“We only use fine ingredients, and our recipes are designed by award-winning bakers. Our dessert recipes are designed by MOF (Meilleur Ouvrier de France) bakers who regularly come up with new recipes for us to choose from,” Zheng explained. “And as a mom of two, I want to make foods that moms would feel happy about giving to their kids.”
Formally opening its doors to customers in June 2020, the bakery managed to make its ends meet in late 2021, after one and a half years of joint efforts by Zheng and all her colleagues. The growing momentum of the bakery, however, suffered a hard blow due to the sporadic flares-up of COVID-19 cases in the city in early 2022. In the face of decreasing customers to the shopping mall and to the bakery, Zheng and her colleagues turned their eyes to potential customers outside the shopping mall; one approach they have launched is community group buying.
“Starting in April, we’ve been recruiting people who are interested in earning a commission by organizing group buying in communities in Futian, Nanshan and other districts to sell our products there, in a bid to increase our revenue,” she said. “And it works. Currently, our revenue from community group buying orders have far exceeded sales in the store.”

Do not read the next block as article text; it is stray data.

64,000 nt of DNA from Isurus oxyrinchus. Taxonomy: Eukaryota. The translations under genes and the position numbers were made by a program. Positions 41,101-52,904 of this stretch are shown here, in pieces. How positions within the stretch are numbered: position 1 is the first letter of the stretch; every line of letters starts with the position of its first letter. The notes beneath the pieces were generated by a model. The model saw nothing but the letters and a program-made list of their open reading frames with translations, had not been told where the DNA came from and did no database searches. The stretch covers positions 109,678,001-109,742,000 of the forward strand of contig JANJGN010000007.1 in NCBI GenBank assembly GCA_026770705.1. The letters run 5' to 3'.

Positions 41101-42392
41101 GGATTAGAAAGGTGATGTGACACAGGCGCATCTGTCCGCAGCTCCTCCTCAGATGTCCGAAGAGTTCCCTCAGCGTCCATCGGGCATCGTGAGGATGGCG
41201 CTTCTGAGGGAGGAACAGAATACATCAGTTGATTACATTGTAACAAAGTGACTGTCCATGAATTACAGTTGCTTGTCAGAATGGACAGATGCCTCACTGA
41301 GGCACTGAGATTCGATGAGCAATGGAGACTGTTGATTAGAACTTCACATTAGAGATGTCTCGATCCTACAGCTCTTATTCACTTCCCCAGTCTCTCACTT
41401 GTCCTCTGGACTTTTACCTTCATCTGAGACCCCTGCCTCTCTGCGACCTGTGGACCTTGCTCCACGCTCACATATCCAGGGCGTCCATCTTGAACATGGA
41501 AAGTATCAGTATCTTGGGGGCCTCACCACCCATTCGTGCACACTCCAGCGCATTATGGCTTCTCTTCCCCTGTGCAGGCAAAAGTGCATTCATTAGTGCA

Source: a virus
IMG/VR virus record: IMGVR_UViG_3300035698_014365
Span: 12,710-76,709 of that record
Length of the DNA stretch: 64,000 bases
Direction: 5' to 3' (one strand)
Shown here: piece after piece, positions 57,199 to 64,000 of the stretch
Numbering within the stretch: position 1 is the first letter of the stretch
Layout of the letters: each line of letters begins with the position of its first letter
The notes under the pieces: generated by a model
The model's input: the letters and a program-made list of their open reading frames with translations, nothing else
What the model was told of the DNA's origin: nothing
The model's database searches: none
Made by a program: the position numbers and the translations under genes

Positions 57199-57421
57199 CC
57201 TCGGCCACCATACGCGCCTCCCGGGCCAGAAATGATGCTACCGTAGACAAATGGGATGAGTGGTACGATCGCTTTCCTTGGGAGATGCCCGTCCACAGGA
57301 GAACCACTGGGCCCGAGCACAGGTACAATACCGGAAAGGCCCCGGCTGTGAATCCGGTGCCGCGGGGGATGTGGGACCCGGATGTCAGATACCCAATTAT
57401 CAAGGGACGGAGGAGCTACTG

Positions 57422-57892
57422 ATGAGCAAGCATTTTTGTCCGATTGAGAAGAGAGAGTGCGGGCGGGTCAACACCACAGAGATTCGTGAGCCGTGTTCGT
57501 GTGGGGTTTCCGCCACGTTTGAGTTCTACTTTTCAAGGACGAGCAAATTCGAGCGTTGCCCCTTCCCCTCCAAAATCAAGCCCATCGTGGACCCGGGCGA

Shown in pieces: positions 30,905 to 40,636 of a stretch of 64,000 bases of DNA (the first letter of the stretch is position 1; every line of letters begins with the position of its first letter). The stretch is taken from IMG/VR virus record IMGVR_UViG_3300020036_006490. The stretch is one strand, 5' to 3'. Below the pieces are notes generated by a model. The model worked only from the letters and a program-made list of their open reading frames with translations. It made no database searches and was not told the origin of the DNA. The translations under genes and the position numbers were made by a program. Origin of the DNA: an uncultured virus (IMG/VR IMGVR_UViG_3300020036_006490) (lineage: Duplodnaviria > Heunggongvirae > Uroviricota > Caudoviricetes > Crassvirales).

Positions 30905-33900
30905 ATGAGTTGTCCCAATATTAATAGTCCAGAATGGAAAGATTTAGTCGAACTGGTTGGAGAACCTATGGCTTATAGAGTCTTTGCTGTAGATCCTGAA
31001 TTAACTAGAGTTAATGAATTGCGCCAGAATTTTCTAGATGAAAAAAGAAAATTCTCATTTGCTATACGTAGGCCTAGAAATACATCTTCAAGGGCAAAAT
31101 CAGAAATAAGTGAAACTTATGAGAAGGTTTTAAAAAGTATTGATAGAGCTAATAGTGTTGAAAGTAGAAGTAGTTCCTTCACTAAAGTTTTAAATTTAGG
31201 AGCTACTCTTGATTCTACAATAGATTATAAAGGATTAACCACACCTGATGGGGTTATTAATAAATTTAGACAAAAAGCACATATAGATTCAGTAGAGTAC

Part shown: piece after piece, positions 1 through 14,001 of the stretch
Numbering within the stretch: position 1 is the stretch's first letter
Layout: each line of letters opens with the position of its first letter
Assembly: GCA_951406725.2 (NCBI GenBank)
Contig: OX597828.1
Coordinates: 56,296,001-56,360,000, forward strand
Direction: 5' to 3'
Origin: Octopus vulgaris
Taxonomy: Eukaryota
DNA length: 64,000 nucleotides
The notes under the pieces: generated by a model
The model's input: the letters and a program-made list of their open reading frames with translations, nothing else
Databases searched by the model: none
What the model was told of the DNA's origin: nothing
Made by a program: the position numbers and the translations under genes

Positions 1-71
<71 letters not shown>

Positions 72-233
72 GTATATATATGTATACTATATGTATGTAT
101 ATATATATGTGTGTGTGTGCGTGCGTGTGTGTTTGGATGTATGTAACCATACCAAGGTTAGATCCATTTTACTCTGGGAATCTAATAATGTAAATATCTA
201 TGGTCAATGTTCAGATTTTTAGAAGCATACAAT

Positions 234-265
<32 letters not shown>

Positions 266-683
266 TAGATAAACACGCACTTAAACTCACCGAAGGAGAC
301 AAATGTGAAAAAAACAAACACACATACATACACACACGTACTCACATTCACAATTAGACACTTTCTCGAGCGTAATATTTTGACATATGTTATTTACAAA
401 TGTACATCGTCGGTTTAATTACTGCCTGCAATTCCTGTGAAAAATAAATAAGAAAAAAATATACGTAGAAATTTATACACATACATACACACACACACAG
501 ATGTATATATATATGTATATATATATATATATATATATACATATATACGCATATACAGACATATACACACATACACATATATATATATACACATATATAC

She thanked the support many institutions such as Shenzhen University and the Longhua District Government have provided.
“The Longhua District Government, for example, has provided substantial support to us by purchasing birthday cake coupons here for their staff members, which has to some degree helped ease our financial pressure.”
Zheng revealed that the bakery’s next plan is to promote their products via the Douyin short video platform. As one of their silent staff members has experience in livestreaming playing video games on Kuaishou (another mainstream short video platform), they will train him to become their main live streamer.
“We encourage our staff members to explore beyond what their current posts require them to do,” said Zheng. “We try to figure out what they like and what they’re good at, and encourage them to use those skills in their job, so as to further boost their confidence.”
Although knowing what she could do for the silent community is very limited, Zheng said the efforts the silent staff members have made to keep the bakery running keeps inspires her to do even more for the silent community. For every Silent Bread Tree product sold, the bakery now donates one cent to the IHEARU Charity Fund, a public welfare fund providing support to the hearing and speech-impaired, to subsidize artificial cochlea implants for hearing-impaired children in the country’s rural areas.
“If hearing-impaired children could have artificial cochleae implanted at an early age, their lives could be completed changed. They would be able to live like people with no difficulties in hearing,” said Zheng. “Shenzhen has very good supporting policies for hearing-impaired children in the city. For example, the fees for artificial cochlea implants and language therapies are covered by the government. So we decide to provide help to kids living in rural areas. Hopefully, what we’re doing can help some of them change their lives.”